Gambling halls and bordellos. These were some of the most lucrative businesses of the old west. And one of the best known proprietors of such an establishment was a woman called Eleanor Dumont, also known as Madame Moustache.
Eleanor began life as Simone Jules and hailed from either France or New Orleans. She was a petite and pretty woman who excelled at the game of 21, the precursor of American Blackjack.
After she was accused of card sharping in San Francisco in 1854, Simone emerged onto the booming mining scene in Nevada City, California, as Eleanor Dumont, where she opened her own gambling establishment. Her emporium was furnished with elegant style, and she often treated her guests to free champagne.
Charming and pretty, Eleanor had no trouble attracting men to sit at her table while she dealt the cards and gracefully rolled her cigarettes. While she had many admirers, Eleanor had no known lovers at this time. She kept her admirers at bay telling them she was a lady.
When the gold was all played out in Nevada City, Eleanor got out of the business. With a great deal of money in her purse, she moved to Carson City, Nevada where she bought a ranch. Soon she met Jack McKnight, a supposed cattle buyer, and fell head over heels. Little did she know that Jack was a swindler. In less than a month he sold Eleanor’s ranch and disappeared with all of her money, leaving her with enormous debts.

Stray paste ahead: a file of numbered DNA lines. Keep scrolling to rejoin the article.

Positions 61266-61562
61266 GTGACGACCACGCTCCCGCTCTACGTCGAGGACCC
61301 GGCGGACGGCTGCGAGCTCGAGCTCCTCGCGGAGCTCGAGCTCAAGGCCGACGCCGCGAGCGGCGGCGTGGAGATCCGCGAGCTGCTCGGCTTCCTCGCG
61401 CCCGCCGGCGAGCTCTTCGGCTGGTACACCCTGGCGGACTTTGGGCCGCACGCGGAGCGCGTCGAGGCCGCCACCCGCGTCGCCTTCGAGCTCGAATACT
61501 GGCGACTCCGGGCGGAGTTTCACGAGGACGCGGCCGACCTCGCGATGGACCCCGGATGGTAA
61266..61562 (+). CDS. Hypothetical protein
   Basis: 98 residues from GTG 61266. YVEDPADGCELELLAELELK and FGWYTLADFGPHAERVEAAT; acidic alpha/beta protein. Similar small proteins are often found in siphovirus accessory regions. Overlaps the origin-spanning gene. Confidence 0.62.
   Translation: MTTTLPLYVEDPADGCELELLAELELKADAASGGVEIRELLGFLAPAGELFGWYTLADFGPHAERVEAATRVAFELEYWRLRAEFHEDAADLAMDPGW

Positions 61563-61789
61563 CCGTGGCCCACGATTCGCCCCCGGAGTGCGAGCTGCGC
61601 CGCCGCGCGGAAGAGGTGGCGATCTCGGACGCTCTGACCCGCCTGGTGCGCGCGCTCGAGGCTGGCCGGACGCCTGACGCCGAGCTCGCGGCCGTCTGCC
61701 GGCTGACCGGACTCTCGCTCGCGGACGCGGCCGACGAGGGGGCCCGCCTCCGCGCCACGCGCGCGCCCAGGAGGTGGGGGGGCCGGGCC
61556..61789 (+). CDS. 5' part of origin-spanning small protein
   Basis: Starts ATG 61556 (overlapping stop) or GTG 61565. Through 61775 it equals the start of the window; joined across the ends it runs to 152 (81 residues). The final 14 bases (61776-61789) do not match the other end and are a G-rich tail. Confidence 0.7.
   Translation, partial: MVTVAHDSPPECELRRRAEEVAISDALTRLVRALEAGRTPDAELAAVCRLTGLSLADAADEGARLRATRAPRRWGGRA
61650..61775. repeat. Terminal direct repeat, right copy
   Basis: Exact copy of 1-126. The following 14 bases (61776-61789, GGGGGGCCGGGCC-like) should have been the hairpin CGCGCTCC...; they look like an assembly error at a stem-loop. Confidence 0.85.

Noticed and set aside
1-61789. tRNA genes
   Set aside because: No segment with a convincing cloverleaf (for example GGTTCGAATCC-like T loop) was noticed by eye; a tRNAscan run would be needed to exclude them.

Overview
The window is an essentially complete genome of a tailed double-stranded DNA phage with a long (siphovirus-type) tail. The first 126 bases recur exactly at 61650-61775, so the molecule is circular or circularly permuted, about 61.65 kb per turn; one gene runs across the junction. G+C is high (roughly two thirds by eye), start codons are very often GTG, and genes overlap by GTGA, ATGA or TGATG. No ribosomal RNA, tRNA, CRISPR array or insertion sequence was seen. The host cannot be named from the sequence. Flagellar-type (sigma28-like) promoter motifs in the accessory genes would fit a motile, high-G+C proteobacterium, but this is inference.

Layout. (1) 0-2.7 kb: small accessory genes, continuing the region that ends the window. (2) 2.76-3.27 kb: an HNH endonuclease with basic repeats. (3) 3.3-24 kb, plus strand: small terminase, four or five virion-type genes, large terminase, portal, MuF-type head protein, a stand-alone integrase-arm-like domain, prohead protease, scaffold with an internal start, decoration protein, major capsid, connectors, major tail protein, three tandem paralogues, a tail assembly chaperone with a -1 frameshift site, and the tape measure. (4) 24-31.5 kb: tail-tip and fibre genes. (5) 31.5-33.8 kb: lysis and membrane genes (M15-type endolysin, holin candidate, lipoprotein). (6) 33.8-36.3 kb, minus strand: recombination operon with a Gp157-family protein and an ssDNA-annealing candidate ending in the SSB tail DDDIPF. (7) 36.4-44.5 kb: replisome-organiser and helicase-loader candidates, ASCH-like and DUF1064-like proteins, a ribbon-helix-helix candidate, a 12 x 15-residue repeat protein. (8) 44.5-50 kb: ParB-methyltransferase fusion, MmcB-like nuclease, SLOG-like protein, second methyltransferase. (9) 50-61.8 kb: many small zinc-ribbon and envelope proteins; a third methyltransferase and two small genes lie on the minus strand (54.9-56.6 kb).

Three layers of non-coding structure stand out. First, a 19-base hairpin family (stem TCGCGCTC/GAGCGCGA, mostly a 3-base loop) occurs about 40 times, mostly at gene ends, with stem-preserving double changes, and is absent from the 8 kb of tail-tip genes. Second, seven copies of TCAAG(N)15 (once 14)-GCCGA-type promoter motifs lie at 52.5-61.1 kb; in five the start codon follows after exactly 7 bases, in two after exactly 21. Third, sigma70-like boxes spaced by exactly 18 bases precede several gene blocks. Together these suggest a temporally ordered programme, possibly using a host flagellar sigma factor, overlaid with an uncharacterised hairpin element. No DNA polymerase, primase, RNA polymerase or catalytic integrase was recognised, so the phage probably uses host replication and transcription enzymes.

Eleanor tracked him down and shot him. She never claimed responsibility for the crime and was never charged. Years later, she allegedly confessed to killing him.
With no money and no prospects, Eleanor moved to various mining camps across the western United States and finally ended up in Bodie, California.
As the mining camps dried up, times were hard for Eleanor. Needing to support her establishment, she soon added prostitution to her business model. Now a true Madam, Eleanor changed in other ways as well. Where once she drank champagne in moderation and acted the lady in every way, she turned to whiskey, used rough language, and took up cigar smoking. She grew plump, and the once thin line of dark hair on her upper lip thickened earning her the name, Madame Moustache.
Life did not end happily for Madame Moustache. Strapped for cash, she borrowed $300 from a friend to open her table. Lady Luck abandoned her and she lost everything. Her body was found some time later with a suicide note. The coroner ruled cause of death as an overdose of morphine.
If you enjoyed this flash briefing, you might like some of my blog posts on my Empowered Women in History blog on my website at www.Karibovee.com, There, you will also see some information on my historical mystery novels featuring strong female amateur sleuths, like Annie Oakley.